#47 Wonderscape by Jennifer Bell


When Arthur, Ren and Cecily investigate a mysterious explosion on their way to school, they find themselves trapped aboard The Principia – a scientific research ship sailing through hazardous waters, captained by one Isaac Newton.

Lost in the year 2473 in the Wonderscape, an epic in-reality adventure game, they must call on the help of some unlikely historical heroes, to play their way home before time runs out.

Paperback | 352

Publisher: Walker Books (4 Jun. 2020)

Read: 11th June

Age Range: 9-12 year olds.

I am so excited to read this, although the last two children’s books I’ve read haven’t been as enjoyed, something about this book just set my tingle curiosities on fire. Also, the cover is so magical.

Super easy. There is a lot of scene changes or ‘world jumping’ but it’s not overly ambitious or bogged down with information. It is clear to see a path between all the changes and not get lost in the process.

So, the three main characters are Arthur, Ren and Cecily. There are a whole host of other characters, but it will be up to you to discover them…if you read this book!

Arthur – It was Arthur’s point of view that was focused on the most, so it was through his eyes that I joined the story. I think that for a shy child, he had a lot of gumption and bravery. At the beginning of the story he feels very lonely and I got the impression that he didn’t fit in with his peers at school that much. Through the story I got to see many parts of his character adapt and evolve. He became more confident and outgoing. He gained confidence and understanding. He found friendship and loyalty. I found his character to be pretty well rounded and the way his character grew during the book, showed what depth his character had. I think he handled himself with a great level of maturity.

Ren – I felt like Ren was the wild child of the group and she started as the character that I knew the least about. However, learning about Ren was like learning that myth from school was a lie. It was interesting though to discover more of her character and see how the facts she gave about herself started to open the eyes of Arthur and Cecily. Ren became so much more than the ‘new girl at school’ and I felt that through the course of the novel, she began to find her place in the world and became more grounded in who she was and what she aspired to be.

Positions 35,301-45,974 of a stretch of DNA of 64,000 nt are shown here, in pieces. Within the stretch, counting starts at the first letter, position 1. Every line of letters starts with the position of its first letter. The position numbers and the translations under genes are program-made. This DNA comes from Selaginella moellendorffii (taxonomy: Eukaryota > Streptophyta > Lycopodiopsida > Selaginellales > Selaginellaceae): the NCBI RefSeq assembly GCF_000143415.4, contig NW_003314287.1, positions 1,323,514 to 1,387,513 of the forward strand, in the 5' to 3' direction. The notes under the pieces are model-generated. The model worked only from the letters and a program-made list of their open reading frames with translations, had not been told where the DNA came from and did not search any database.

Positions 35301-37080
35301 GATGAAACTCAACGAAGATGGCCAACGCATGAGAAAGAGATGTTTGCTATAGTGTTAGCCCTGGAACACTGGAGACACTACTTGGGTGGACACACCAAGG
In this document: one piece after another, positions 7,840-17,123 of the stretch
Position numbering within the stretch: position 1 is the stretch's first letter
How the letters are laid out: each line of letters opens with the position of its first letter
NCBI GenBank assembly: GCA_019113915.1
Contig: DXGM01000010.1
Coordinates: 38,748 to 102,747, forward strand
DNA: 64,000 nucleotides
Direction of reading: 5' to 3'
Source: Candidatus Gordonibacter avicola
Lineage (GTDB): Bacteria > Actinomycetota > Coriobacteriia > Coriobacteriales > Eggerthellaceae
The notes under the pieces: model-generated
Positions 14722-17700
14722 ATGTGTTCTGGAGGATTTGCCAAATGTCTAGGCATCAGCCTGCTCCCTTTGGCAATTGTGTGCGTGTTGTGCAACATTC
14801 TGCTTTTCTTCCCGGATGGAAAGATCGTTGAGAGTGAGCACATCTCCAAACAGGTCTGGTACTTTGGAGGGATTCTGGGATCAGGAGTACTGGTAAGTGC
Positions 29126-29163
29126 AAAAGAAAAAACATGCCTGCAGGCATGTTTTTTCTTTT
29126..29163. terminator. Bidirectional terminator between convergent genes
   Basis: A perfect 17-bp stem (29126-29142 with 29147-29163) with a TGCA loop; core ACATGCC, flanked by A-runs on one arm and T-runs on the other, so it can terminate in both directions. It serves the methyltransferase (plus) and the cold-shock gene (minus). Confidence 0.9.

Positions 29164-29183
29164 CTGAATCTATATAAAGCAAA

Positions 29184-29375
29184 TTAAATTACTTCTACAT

Cecily – I wasn’t expecting to like Cecily much at the beginning, I could almost hear myself groaning ‘here we go, another popular girl’, but I found myself pleasantly surprised by her character and by how much growth she encountered as the story continued. Out of all the characters, Cecily grew the most and her moments of honesty and trust in the other characters allowed me to see her more openly and in a positive manner.

The three characters show just how much you can have in common with someone – even if you come from different walks of life. Cecily’s family was rich, but her parents weren’t around much. Ren was expelled from her previous school and struggling to fit in. Arthur came from a single parent family and wore second-hand clothes. The story encourages you to leave the things you can judge a person by on the first page and invites you into a story that is both complex and imaginative. It’s a cleverly crafted skill.

I had no difficulty with visualising this because each scene is set up with a multitude of descriptive words. It was really easy to build off that base and construct a vividly clear image in my head. This book is one of those were it is almost impossible not to imagine what’s happening as you read.

If you couldn’t tell already, I thought this book was ace. I really enjoyed reading it and it made me feel positive about my day. I found the concept very interesting and the way the narrative is crafted makes you think you’re simply on an adventure whereas in reality, you’re on an adventure but you’re also learning something. There was a perfect blend of adventure and history in this book and I found myself gripping the pages and had to stop myself from reading too fast.

Something about this book felt special and I was certainly captivated by what I was reading. The characters played a strong game and through their actions, the story progressed with curiosity and intrigue. I was absorbed into the book while reading this and didn’t want the experience to end. The book ends neatly wrapped. I desperately want this to be a series of books, but I am not sure whether that is the intended direction. Either way, this is one book that is definitely going to be staying on my shelf.

Out of the 4 books I’ve read so far in June, this is my favourite. I don’t want to over-explain it with big words, but it was like a ray of sunshine when I opened this book and I didn’t stop smiling once while reading. I enjoyed all elements in this book and think they worked pretty well in perfect harmony to create something truly magical. This book is targeted toward those ages 9-12, but it is a book to be enjoyed by all ages.

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